Lab results back on water -- any advice?

Water analysis, treatment, and mineral recipes for optimum taste and equipment health.
walleye

#1: Post by walleye »

After several tests of my own using both strips and drips, I decided to send in a water sample for lab testing. Here are the results:

Alkalinity (CaCO3): 179 mg/L
Hardness (as CaCO3): 97.9 mg/L
TDS: 208 mg/L
Chloride(Cl): 17.4 mg/L
pH: 8.79

I have more numbers if the would add anything, but the Langelier index calculator indicates moderate scaling, which I do see. Based on this I have a couple of questions:
1) Any recommendations on a filter setup for these levels?
2) How do you interpret the chloride level in this case? And should anything be done?

User avatar
another_jim
Team HB

#2: Post by another_jim »

Your simplest approach is to use a brita or pur filter to remove the chlorine, and either use 50% distilled water or an in-tank softener.
Jim Schulman

Aida Battle: Indigo Reserve from world renowned Finca Kilimanjaro in El Salvador
Sponsored by Aida Battle
walleye (original poster)

#3: Post by walleye (original poster) »

Well the chlorine is around 2.4 mg/L. This may still need some carbon filtering I guess.

My concern was more about the chloride, which I understand may lead to corrosion if it's high, but I'm not sure how high.

I'm looking to plumb this, too (sorry, should have added that).

lessthanjoey
Supporter ♡

#4: Post by lessthanjoey »

If you definitely want to plumb it to this water supply then you are well within the La Marzocco specs on chloride (although I prefer close to zero) and just need to soften it somewhat. A water softener should be sufficient.

https://techcenter.lamarzocco.com/jsp/T ... ulator.jsp

User avatar
homeburrero
Team HB

#5: Post by homeburrero »

walleye wrote:My concern was more about the chloride, which I understand may lead to corrosion if it's high, but I'm not sure how high.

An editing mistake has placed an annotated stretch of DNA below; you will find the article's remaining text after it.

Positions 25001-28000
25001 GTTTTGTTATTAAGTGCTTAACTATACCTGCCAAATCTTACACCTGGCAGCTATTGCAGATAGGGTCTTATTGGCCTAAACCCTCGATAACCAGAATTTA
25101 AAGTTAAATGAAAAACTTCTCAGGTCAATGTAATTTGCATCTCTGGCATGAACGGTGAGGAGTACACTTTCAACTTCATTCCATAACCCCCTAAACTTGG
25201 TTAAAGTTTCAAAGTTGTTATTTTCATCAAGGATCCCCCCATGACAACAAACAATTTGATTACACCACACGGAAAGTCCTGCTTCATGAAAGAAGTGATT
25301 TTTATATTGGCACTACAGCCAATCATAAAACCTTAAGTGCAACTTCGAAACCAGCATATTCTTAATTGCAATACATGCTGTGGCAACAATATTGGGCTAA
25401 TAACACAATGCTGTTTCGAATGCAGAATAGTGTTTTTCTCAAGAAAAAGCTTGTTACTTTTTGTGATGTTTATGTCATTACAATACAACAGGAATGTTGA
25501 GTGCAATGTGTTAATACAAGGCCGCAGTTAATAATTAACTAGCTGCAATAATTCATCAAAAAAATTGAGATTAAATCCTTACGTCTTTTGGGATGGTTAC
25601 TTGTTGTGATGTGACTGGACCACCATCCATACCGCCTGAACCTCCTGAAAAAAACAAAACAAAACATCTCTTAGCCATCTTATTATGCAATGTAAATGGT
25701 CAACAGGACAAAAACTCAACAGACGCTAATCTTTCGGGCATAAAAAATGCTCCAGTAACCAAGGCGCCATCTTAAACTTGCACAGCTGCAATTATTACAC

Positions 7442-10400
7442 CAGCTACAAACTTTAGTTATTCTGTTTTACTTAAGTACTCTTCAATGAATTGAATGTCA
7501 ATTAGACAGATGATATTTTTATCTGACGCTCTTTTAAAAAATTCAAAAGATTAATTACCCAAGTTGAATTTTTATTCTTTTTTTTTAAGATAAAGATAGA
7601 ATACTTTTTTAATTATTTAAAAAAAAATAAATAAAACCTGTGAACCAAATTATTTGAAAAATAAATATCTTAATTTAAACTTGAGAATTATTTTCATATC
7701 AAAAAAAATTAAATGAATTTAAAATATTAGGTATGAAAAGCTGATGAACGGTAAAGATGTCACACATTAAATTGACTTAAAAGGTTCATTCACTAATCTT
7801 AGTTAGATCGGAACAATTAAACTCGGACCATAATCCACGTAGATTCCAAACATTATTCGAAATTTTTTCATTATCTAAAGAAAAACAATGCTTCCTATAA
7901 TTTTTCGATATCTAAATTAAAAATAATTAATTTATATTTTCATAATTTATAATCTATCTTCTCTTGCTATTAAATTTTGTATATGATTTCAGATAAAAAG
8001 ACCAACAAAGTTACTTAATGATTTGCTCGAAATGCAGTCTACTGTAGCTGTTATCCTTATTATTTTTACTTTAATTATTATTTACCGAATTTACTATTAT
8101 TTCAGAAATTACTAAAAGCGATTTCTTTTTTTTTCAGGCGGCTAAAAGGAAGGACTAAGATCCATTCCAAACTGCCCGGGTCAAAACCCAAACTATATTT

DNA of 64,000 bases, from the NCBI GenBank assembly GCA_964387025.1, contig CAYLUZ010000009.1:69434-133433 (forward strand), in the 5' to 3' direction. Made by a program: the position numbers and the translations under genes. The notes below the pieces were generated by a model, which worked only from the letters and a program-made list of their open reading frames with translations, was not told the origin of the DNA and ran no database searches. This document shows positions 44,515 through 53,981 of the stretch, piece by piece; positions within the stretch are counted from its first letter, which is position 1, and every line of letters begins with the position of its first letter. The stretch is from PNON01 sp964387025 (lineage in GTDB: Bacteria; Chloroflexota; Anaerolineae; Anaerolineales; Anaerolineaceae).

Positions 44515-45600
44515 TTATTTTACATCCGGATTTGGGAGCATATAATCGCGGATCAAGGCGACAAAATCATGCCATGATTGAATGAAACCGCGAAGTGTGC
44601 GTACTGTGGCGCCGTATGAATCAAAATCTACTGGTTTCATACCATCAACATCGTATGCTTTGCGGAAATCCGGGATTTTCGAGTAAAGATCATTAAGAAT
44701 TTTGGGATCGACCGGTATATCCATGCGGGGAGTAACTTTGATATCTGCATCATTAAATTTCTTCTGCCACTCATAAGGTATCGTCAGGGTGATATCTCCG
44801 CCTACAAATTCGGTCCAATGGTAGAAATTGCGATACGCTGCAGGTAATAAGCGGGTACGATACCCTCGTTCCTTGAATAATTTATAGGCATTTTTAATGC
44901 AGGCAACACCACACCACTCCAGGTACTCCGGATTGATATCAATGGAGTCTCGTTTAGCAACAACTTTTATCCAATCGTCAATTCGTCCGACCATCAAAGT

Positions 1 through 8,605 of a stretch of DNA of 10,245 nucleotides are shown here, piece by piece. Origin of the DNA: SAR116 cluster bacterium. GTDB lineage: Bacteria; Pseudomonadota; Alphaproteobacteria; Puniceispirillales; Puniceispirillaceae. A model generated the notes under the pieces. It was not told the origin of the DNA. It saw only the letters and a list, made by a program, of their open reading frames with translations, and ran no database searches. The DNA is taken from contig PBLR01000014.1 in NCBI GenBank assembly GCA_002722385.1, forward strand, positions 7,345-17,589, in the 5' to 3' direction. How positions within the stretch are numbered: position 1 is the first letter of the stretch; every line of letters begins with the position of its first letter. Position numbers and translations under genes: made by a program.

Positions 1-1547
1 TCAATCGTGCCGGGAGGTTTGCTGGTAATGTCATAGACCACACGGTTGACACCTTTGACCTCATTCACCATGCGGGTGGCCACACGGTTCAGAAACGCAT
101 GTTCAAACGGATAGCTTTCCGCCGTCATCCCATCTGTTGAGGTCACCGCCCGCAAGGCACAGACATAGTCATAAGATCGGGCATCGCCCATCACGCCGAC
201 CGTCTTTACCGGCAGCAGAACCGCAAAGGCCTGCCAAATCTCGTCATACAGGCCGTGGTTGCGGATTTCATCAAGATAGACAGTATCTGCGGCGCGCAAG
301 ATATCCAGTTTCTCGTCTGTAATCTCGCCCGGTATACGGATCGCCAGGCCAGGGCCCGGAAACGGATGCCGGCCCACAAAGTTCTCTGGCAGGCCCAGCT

That ~17 mg/L chloride is not ideal -- the most conservative vendor about chloride is Synesso, and they recommend going to RO if it's over 15 mg/L. Others are more forgiving. (see Chloride in Water - Recommended Acceptable Ranges .) Your high alkalinity helps make that chloride number less of a concern.


walleye wrote:I'm looking to plumb this, too
Even if you don't go to the extreme of using RO to eliminate that chloride, you do want to remove the chlorine, either with granular activated charcoal or carbon block, and you also do want to soften if you want to avoid scale issues. One straightforward and inexpensive option would be a carbon block paired with a conventional softener in two standard 10" housings.

You can get single cartridge filters for softening as well as chlorine, taste and odor that contain activated charcoal as well as a softening resin, and there are two types:One is a conventional strong acid cation (SAC) exchange softener that replaces calcium and magnesium with sodium or potassium ions. It typically does not use an adjustable bypass, and it lowers the hardness dramatically without reducing the alkalinity at all.

The other one is a decarbonizing filter that exchanges calcium and magnesium for hydrogen (H+) ions, which are then buffered by carbonate. These are also called weak acid cation (WAC) filters. They typically use an adjustable bypass filter head, and they reduce both hardness and alkalinity, and tend to acidify the water. (Scale reduction here is accomplished by virtue of having lower pH, lower alkalinity, and lower calcium hardness.) Examples of these include the BWT bestmax, Everpure Claris/Ultra, Mavea C Quell. Beware that WAC resin filters are inadvisable when chloride is high and alkalinity is below ~80 mg/L. I think you could use a WAC filter with your water, but if you wanted to be super cautious about chloride and corrosion you're probably better off with conventional softening.